In 1983 I was an incoming high school freshman eager to participate in a fall sport. At 100 pounds and five feet tall, I was too small for football. Concord’s soccer team had just won a state title so nearly one hundred boys tried out to make this team. Fortunately, our paper boy was a runner, making the sports section of Wilmington’s News Journal after each race. When I found out the cross country team didn’t cut anyone, I started my first of what I thought would be four seasons.
Do you not know that in a race all the runners run, but only one receives the prize? So run that you may obtain it, 1 Corinthians 9:24.
While running 5-8 miles a day in the heat wasn’t initially appealing, the individuals on Concord High’s cross country team welcomed me like I was joining a new family. The aches and pains of running were soothed by loving teammates who accepted me despite my size and stuttering. As the youngest child of three whose sisters were both in college as I entered high school, cross country quickly became my extended family, caring for one another before and after each race. What other sport do you find complete strangers hugging one another after a race or holding someone up after collapsing at the finish line so they don’t cramp up.
Someone said to Him, “Look! Your mother and Your brothers are standing outside asking to speak to You.” 48 But Jesus replied to the one who told Him, “Who is My mother and who are My brothers?” 49 And stretching out His hand toward His disciples [and all His other followers], He said, “Here are My mother and My brothers! 50 For whoever does the will of My Father who is in heaven [by believing in Me, and following Me] is My brother and sister and mother,” Matthew 12:48-50.
This encouraging environment has made me an advocate for cross country. While serving as a youth pastor in Indiana, I spent Saturday’s cheering on teenagers from my church. As a former runner, I was able to counsel the disappointed and motivate others to continue to improve. Running distances from 2.1 to 3.1 miles requires trial and error, going out at various paces to determine the best strategy for each course. The elite often use large invitationals as throw away races to see how fast they can go out before they die, falling way off the pace. While watching the Corinthian Games, similar to the Olympics, the apostle Paul writes about mental toughness, pushing your body to the limit to reach your full potential in the passage below.
Now every athlete who [goes into training and] competes in the games is disciplined and exercises self-control in all things. They do it to win a crown that withers, but we [do it to receive] an imperishable [crown that cannot wither]. 26 Therefore I do not run without a definite goal; I do not flail around like one beating the air [just shadow boxing]. 27 But [like a boxer] I strictly discipline my body and make it my slave, so that, after I have preached [the gospel] to others, I myself will not somehow be disqualified [as unfit for service], 1 Corinthians 9:25-27.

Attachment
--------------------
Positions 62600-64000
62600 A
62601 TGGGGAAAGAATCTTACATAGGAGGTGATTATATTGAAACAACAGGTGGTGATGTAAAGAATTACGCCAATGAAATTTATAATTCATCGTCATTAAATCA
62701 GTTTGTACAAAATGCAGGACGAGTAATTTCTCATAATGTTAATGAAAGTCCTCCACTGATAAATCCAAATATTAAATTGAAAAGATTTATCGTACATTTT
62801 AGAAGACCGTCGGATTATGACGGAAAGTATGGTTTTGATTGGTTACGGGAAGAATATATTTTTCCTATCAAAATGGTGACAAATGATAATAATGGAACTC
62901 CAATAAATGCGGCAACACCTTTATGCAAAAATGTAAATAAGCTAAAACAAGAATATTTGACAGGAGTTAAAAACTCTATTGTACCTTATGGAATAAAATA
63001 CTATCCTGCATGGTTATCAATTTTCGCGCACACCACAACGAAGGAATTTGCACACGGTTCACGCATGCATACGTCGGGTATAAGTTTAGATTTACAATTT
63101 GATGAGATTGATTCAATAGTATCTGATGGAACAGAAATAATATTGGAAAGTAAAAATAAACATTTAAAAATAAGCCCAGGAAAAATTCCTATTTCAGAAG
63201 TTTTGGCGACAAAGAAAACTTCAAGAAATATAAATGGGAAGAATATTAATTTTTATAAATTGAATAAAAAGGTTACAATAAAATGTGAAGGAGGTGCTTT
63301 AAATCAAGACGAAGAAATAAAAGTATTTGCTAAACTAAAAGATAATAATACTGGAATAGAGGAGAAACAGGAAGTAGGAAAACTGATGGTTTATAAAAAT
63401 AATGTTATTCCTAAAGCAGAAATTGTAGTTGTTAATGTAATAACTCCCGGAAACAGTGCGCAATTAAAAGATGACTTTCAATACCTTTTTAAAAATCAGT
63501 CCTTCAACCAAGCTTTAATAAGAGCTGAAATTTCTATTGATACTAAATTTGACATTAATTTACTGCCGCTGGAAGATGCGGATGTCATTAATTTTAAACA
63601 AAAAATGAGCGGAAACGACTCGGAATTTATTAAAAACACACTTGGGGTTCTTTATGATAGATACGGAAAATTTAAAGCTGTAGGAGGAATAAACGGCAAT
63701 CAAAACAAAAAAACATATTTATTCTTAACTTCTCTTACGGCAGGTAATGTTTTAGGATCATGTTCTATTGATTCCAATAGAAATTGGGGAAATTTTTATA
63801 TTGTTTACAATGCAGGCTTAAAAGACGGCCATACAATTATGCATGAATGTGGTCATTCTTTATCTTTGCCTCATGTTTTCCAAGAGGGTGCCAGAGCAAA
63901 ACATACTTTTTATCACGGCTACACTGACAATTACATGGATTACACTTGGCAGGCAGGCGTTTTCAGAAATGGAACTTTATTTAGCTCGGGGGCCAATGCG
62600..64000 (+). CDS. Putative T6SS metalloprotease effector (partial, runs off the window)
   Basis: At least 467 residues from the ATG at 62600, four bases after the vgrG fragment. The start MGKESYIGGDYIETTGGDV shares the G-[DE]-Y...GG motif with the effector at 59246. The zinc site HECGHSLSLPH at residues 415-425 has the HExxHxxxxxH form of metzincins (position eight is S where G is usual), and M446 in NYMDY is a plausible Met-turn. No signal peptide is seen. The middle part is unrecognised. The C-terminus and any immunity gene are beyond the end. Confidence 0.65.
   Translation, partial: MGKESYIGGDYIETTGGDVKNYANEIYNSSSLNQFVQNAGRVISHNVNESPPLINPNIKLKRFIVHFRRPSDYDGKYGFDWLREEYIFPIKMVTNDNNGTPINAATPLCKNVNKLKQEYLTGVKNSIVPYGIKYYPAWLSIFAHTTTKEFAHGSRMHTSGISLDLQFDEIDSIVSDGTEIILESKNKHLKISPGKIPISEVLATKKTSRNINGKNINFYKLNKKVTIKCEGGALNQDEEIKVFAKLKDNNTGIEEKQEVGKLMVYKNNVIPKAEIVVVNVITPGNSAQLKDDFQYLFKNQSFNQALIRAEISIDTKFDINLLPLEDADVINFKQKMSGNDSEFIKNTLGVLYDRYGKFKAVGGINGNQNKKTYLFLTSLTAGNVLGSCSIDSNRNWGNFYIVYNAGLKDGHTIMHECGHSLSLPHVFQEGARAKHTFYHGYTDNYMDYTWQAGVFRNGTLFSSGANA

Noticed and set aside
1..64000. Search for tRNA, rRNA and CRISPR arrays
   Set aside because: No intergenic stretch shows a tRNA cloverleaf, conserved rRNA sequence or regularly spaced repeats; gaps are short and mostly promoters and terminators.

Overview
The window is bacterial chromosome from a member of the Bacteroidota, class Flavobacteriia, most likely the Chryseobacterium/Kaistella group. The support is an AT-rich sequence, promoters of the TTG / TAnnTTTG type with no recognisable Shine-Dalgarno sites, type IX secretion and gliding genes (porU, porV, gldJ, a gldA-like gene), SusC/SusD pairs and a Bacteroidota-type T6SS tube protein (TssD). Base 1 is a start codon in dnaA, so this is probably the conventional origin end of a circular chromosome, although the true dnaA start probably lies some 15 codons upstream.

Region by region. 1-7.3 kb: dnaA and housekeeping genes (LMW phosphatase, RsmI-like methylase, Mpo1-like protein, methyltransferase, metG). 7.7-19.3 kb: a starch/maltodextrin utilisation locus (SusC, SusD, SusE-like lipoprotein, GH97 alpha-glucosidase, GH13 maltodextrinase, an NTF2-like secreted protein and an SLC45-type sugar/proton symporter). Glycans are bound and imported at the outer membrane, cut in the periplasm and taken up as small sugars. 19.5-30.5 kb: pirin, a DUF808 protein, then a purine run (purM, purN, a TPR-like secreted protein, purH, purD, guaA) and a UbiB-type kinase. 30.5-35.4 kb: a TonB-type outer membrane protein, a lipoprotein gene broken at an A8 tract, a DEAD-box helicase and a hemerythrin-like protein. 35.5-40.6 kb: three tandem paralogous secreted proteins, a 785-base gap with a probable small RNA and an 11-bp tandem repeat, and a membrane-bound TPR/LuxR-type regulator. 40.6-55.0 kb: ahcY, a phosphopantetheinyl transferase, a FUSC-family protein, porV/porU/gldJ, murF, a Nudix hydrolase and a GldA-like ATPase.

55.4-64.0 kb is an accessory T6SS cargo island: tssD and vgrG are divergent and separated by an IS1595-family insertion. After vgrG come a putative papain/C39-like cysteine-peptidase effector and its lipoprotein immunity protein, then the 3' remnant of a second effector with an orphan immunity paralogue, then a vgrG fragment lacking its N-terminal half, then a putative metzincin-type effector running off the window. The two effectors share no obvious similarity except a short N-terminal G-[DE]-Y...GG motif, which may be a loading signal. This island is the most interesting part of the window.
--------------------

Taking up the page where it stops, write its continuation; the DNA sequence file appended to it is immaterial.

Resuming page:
In my final year of teaching, I was fortunate enough to coach my two boys at Red Lion. The previous coach set up a running club three days a week for elementary students to go along with coaching the junior high team. This allowed Daniel to run with his older brother James., creating a competitive atmosphere. Recognizing where I was as a runner at this age, I implemented fun days to keep the casual runner interested, giving 8th graders input to choose a fun practice each week. Meanwhile, I pushed eager runners toward qualifying for the Yes Athletics National Championships as the East Regional was held an hour south of our school. Over a 3 year period, I drove runners to nationals at Tennessee, Kentucky and West Virginia. This experience enabled students to compete against the best runners in the country.
Therefore, since we are surrounded by so great a cloud of witnesses, let us also lay aside every weight, and sin which clings so closely, and let us run with endurance the race that is set before us, looking to Jesus, the founder and perfecter of our faith, who for the joy that was set before him endured the cross, despising the shame, and is seated at the right hand of the throne of God, Hebrews 12:1-2.
Over the past 7 years, I have been a cross country parent, watching my two sons run for St. George’s. Since my daughter Lydia has fallen in love with volleyball, Daniel’s senior year will be my final season attending Cross Country races. Before I become a volleyball groupie, the reality of saying goodbye to cross country will be sad. However, I do have a unique opportunity to run in a 5K prior to this fall’s county race known as the Old Timers Race. Unfortunately, this requires getting into shape and running in the heat. I haven’t started training yet, but as Daniel’s first race approaches this week, running to various mile marks with serve as a warm up. There is an old saying that states “Father Time remains undefeated.” Yet, God has given me one final season to seize each day that I am blessed to watch my son Daniel complete.
by Jay Mankus